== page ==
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Occupational Science and Occupational Therapy: Step 3: APPRAISE

Appraisal Tools

Appraisal Tutorial

Once you have located relevant articles, you must appraise the information contained within the studies in order to determine whether 1) the results are valid and 2) do they apply to your patient/population.  The following resources can assist you with the appraisal process.

Appraisal Template

The template below provides structure to the extraction of key pieces of information in order to appraise the literature:

The evidence to assess the validity of the information is found primarily in the introduction or methods section of the article. Does it address all the elements of your question, or only portions?  This is also where investigators address any inherent bias in the study.

The methods section should allow you to find the publication type, a description of the patients included and excluded from the study, and the number of patients studied. The greater the similarity between your patient and the patients studied, the more likely the results apply to your patient.The greater the number of patients studied, the more likely the results of the study will be significant.

The results section of the study should provide numbers so you may make some simple calculations. The calculations will add to your conclusions about the validty of the results of the study.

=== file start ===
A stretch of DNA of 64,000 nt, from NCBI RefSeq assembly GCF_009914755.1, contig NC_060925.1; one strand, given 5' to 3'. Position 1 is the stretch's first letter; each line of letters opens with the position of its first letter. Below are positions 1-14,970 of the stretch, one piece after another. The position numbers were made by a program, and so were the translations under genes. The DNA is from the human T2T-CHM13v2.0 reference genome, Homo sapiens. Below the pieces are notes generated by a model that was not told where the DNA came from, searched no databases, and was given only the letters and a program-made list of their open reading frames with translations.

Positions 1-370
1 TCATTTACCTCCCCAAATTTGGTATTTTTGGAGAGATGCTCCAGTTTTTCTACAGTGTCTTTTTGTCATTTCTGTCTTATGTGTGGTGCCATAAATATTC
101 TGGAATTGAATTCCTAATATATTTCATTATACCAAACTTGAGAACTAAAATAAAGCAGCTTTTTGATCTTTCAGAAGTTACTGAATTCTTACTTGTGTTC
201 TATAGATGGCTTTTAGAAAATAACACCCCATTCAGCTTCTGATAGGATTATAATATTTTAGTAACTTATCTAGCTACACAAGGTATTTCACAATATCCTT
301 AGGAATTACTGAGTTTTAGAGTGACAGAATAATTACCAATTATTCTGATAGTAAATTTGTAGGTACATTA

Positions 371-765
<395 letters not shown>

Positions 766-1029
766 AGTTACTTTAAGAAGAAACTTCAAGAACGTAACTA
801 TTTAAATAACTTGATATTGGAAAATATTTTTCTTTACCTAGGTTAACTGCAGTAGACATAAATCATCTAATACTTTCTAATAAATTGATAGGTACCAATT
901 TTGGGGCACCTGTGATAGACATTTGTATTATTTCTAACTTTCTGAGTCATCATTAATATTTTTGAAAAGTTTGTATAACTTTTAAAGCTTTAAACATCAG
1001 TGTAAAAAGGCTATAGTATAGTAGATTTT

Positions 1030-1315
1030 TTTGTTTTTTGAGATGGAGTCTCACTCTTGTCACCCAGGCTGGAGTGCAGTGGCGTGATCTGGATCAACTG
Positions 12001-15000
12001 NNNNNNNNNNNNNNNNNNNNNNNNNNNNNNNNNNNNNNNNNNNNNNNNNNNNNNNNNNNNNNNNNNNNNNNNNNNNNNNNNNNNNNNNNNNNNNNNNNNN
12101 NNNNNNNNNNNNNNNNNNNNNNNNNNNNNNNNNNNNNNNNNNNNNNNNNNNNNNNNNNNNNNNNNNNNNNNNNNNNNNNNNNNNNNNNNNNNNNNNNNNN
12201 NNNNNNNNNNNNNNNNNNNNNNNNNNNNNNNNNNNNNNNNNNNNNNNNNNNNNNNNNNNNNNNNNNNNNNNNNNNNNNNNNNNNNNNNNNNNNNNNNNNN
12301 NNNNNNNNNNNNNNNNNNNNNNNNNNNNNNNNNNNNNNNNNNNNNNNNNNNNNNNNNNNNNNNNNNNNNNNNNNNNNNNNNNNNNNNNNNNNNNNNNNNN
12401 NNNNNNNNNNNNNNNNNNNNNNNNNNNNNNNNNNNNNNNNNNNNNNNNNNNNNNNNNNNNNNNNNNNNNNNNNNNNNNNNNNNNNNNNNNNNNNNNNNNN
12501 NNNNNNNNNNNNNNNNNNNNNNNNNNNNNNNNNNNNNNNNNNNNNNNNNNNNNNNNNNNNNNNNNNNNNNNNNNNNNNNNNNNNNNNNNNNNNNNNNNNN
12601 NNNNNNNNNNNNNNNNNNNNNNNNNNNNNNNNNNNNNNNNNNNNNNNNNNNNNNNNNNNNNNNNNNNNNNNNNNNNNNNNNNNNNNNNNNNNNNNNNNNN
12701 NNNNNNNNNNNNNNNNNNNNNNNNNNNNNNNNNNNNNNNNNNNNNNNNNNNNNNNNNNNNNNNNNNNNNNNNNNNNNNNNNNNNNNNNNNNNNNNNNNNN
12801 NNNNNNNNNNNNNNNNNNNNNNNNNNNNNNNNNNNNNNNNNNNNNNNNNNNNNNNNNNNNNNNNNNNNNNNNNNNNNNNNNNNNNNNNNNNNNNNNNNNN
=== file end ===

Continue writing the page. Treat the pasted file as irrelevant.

The discussion may contain notes about the limitations of the study, interpretation of the results of the study, ideas about areas of future study.

Levels of Evidence for OT Outcomes Research

 Traditional ranking of research assumes that the higher the level of the research study (i.e. randomized control trial), the higher the validity of the evidence.  However, other factors such as the level of evidence for sample size and internal and external validity must also be taken into account in order to determine whether research findings are relevant to a specific patient population.  The table below provides a four-criteria level of evidence classification designed to assess the rigor of quantitative/outcomes studies:

Source: Deborah Lieberman, M. H. S. A., & Tickle-Degnen, L. (2002). EVIDENCE-BASED PRACTICE FORUM.  May/June, Volume 56 Number 3

 

Now that you have appraised the evidence, continue on to Steps 4 & 5: Apply and Assess.